Pharmacy Residency FAQs
What is a Pharmacy Residency?
A pharmacy residency is an organized, mentored, post-graduate training program. Typically, a residency is completed directly after graduating from a Doctor of Pharmacy program.
What will I learn in a residency program?
You will learn the knowledge and gain the experience required of pharmacists in various areas of practice. You will have the opportunity to learn from pharmacists who are experts in their area of pharmacy.
Why should I do a residency?
This is an opportunity to bridge the gap between being a pharmacy student one-day, and the next day being a licensed pharmacist. You will have the opportunity to fortify your strengths, strengthen your weaknesses, and develop confidence in your abilities as an individual pharmacist. Other benefits include a competitive advantage in the job market, networking opportunities, career planning, and attendance/participation at local and national meetings.
What is the duration of residency program?
Each residency is typically one year. They start July 1 and conclude June 30 each year. Some residencies are offered in combination with a postgraduate degree (M.S., MBA), and may take additional years to complete.
Are all residency programs the same?
No. The type of residency you select will depend on your career objectives. Select a program that will prepare you for the type of job you eventually want to have. Examples of current residency types include:
- PGY-1 (“Pharmacy Practice” or “General”)
- Ambulatory Care
- Infectious Diseases
- Pharmacy Management
- Managed Care
- Critical Care
Are residencies only for hospital-based programs?
No. There are many ambulatory based programs. In fact, these programs are among the fastest growing type.
Do I get paid during this program?
Yes. Most residencies pay roughly $40,000-$45,000 for the year. Some programs allow the opportunity to pick-up extra pharmacist shifts to earn extra pay. Most programs offer fringe benefits (e.g. health care, investment opportunities, etc.). Also, you may be eligible for deferring payment on your student loans during the program.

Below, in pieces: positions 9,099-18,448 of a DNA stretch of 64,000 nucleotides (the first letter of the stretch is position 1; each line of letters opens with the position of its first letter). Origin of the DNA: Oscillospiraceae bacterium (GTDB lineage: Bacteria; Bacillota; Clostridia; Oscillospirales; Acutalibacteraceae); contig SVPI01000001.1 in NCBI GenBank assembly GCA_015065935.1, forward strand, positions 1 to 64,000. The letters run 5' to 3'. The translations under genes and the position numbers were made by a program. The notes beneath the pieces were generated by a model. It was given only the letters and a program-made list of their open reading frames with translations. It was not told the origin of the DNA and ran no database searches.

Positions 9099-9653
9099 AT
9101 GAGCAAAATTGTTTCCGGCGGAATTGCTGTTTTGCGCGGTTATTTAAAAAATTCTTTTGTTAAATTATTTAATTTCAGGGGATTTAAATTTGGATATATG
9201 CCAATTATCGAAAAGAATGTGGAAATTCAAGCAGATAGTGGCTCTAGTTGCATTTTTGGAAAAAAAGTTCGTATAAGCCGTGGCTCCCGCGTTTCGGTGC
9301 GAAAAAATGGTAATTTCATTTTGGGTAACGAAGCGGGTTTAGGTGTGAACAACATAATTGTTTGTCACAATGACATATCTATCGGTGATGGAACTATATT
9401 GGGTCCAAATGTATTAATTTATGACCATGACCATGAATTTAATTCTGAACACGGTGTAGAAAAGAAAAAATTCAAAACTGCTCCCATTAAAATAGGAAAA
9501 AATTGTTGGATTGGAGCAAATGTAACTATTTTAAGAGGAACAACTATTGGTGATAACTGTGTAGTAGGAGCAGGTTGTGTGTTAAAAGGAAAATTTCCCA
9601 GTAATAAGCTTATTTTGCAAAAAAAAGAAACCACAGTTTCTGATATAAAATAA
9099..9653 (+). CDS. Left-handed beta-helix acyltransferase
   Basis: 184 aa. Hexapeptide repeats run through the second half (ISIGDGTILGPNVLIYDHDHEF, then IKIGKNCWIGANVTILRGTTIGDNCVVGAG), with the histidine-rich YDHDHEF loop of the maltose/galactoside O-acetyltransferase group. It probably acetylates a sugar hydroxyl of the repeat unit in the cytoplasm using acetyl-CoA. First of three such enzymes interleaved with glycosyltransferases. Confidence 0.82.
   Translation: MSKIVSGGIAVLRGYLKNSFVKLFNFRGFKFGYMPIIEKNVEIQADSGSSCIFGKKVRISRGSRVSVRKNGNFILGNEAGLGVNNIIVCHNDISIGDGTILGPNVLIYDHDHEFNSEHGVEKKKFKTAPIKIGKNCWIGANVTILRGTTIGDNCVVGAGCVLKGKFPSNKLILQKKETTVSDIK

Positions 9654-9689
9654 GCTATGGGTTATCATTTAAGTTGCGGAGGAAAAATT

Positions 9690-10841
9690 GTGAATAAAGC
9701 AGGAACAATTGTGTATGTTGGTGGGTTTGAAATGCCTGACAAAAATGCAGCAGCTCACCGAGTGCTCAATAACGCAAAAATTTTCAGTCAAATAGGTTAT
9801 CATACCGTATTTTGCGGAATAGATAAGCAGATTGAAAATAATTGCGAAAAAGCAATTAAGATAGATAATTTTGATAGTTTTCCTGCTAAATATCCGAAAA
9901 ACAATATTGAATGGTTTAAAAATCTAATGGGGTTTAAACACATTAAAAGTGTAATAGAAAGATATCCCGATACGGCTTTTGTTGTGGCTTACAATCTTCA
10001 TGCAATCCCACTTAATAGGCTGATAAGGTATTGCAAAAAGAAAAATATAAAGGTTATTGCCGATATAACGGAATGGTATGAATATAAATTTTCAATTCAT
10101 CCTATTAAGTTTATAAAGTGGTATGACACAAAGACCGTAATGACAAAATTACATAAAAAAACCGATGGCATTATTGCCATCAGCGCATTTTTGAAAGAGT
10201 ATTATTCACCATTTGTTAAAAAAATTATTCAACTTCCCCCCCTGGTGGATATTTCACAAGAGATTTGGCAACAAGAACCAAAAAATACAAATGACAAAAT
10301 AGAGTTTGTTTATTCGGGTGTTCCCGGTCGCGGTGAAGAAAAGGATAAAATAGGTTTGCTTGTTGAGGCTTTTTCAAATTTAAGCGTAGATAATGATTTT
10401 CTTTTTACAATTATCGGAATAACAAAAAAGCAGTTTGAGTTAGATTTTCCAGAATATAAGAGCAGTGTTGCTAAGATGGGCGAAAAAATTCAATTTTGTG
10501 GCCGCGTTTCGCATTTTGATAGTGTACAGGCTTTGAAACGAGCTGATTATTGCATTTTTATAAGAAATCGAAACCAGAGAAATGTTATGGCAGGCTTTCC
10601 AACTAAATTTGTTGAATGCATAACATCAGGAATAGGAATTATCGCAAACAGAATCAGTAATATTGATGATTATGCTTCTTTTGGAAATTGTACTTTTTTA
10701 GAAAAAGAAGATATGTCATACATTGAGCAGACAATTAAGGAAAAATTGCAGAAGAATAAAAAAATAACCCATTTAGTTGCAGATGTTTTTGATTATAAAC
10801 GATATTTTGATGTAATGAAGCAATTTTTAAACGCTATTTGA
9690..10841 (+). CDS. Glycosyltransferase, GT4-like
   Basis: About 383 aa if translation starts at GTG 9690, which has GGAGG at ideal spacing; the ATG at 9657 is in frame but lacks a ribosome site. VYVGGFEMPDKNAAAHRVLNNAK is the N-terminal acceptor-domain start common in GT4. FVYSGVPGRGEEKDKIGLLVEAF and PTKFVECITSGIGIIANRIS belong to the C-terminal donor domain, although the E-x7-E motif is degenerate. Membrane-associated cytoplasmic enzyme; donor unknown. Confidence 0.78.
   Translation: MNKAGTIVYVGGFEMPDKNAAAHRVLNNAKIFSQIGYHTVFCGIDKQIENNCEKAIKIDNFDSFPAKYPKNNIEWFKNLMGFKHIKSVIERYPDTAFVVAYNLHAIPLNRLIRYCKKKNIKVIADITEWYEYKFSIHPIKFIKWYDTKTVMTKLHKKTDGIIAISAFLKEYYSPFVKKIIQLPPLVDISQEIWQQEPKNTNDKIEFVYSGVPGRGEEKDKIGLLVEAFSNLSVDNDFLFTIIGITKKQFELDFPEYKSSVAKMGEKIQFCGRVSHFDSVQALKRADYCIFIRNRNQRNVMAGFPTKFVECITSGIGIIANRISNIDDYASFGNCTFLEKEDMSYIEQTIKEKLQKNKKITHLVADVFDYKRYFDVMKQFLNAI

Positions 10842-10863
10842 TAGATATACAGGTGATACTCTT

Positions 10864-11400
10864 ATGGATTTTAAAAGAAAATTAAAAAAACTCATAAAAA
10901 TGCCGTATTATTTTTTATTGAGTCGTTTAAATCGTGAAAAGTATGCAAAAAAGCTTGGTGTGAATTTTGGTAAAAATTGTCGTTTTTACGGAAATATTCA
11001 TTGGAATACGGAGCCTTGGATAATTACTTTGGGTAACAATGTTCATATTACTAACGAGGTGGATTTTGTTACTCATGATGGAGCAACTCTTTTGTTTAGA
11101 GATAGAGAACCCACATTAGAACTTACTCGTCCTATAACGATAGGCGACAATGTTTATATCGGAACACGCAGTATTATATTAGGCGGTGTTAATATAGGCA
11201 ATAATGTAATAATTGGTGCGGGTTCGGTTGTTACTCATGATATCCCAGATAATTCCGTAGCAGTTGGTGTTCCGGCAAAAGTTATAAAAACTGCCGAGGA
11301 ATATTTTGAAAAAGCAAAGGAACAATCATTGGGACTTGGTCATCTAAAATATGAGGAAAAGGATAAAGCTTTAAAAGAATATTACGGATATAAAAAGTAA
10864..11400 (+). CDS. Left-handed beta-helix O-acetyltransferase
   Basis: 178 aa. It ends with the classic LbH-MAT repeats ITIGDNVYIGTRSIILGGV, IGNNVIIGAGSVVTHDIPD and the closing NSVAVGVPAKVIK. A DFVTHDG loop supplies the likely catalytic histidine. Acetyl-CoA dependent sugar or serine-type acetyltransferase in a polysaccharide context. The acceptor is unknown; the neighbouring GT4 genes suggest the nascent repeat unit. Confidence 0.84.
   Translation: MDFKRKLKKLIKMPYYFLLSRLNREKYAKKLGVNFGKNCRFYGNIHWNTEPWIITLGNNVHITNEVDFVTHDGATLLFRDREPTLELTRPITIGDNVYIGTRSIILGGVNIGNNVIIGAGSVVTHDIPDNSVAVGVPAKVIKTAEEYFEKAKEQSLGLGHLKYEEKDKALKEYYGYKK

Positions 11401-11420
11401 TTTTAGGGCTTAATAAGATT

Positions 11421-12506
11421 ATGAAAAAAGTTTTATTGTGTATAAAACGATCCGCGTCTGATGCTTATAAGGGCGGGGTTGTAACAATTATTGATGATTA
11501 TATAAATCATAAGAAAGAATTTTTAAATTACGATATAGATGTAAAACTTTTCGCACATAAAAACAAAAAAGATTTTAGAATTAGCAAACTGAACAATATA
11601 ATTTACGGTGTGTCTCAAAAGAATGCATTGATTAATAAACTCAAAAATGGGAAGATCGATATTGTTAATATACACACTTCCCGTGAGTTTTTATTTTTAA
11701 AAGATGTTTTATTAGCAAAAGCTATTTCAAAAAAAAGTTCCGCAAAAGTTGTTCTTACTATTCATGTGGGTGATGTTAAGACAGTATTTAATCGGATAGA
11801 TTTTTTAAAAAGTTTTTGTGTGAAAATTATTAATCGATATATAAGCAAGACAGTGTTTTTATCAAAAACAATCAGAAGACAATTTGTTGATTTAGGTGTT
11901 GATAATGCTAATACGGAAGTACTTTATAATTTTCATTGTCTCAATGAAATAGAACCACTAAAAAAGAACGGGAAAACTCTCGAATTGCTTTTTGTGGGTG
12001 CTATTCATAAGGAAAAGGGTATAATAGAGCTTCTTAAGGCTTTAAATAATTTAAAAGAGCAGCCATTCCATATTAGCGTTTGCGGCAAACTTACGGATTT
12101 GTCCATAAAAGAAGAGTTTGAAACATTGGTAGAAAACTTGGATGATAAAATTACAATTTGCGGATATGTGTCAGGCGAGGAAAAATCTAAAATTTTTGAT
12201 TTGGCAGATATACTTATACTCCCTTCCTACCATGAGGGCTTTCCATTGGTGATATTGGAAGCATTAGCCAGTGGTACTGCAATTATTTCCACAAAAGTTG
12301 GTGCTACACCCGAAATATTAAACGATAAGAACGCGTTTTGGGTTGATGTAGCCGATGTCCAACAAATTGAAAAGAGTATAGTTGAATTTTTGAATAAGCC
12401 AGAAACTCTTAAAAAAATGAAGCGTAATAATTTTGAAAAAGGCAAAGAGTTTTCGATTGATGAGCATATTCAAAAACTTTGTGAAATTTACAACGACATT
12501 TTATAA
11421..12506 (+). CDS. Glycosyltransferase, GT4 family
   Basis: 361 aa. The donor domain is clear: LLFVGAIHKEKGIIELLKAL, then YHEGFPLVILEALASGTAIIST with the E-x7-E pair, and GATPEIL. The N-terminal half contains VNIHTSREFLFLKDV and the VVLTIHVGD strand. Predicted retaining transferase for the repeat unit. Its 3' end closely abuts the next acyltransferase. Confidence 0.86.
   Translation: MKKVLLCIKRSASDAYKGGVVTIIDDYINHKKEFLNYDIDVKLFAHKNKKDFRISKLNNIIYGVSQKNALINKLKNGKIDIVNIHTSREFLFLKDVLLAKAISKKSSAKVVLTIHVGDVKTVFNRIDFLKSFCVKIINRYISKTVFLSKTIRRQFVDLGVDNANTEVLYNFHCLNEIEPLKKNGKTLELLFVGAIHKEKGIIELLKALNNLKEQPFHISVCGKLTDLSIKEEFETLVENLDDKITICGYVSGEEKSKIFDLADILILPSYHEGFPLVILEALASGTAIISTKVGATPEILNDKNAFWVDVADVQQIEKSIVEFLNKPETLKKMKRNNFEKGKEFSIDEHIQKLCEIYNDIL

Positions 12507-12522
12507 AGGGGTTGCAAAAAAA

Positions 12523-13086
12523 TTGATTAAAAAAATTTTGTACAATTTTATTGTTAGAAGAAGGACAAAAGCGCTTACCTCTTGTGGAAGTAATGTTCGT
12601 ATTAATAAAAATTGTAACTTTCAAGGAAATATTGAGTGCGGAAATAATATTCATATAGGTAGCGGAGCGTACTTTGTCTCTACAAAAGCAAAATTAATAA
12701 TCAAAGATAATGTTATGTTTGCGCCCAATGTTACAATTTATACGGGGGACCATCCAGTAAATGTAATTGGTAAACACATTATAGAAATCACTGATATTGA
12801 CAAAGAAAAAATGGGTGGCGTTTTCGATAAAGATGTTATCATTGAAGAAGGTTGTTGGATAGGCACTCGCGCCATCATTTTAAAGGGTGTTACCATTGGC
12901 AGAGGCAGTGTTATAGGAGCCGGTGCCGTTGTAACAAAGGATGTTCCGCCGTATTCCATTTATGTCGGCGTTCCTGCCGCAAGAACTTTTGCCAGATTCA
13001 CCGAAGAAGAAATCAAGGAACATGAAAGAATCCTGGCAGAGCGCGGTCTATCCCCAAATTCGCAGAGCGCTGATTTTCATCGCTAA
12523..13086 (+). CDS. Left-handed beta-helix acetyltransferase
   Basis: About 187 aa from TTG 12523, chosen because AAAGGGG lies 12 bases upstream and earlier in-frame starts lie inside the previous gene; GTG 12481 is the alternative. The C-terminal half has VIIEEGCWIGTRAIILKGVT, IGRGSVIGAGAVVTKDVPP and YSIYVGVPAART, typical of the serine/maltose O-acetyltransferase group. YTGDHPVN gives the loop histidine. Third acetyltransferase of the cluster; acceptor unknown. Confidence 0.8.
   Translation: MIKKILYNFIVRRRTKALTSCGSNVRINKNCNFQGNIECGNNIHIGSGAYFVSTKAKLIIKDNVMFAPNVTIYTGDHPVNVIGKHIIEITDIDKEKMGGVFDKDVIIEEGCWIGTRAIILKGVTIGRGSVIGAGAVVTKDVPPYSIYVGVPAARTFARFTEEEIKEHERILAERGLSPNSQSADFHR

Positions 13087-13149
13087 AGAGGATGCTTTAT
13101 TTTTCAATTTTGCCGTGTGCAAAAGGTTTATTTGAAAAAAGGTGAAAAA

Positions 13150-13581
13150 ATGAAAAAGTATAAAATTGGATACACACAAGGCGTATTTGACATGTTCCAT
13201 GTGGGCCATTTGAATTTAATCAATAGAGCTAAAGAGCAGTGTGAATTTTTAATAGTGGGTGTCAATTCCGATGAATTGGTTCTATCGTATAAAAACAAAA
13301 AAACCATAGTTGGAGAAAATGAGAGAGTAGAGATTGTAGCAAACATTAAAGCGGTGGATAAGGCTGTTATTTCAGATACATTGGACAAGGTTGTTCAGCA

I’m not sure what type of program is right for me. What do you suggest?
The most common type of residency is a PGY-1 (“Pharmacy Practice” or “General”) residency. It covers a broad spectrum of practice areas and patient types. Required experiences include acute care, ambulatory care, drug information, and practice management. In addition to these “core” elements, each program has various specialty areas to complete the training experience. Also, a research project (in collaboration with one of your preceptors) is completed during the residency year. Some programs include teaching/precepting opportunities in cooperation with an affiliated college of pharmacy. Finally, programs have various service (“staffing”) requirements. Typically, staffing requires functioning as a pharmacist during evening and/or weekend hours.
How do I apply for a residency program?
PGY-1 and PGY-2 residencies (ASHP-accredited) require participation in the residency-matching program. This is a formal process that attempts to match applicants to their choice of programs and vice versa. Programs that are in the process of receiving accreditation may also participate in the residency-matching program. Check with the individual program to verify their accreditation, and match participation status.
To participate in the Match for a position designated as a PGY-2 residency, an applicant must have already completed a PGY-1 residency, or currently be in training in a PGY-1 residency program that will be completed before the start of the PGY-2 residency.
Current PGY-1 residents who are interested in continuing their training in a PGY-2 residency offered by the same sponsor as the applicant’s PGY-1 residency (e.g., the same or an affiliated organization) may be able to obtain the position through an Early Commitment Process. Applicants who are committed to a position in this manner do not need to register for or participate in the Match.
After I complete this residency experience, what is next?
You will have an advantage over many of your peers regarding employment opportunities. More “doors” will be open to you, and you will have more freedom in your career choice. Many employers value residency-trained pharmacists, and some jobs require residency experience. Graduates of residency programs go on to the following: pharmacist positions (staff, specialist, manager, etc) in their area of training, faculty positions, specialty residency programs, or fellowship programs.
How do I find out more about residency programs and where they are located?
Here are a few good resources: www.ashp.org/residents, your college’s ASHP advisor, local pharmacy practice residency directors, and ASHP’s Midyear Clinical Meeting, which showcases virtually all of the ASHP-accredited programs.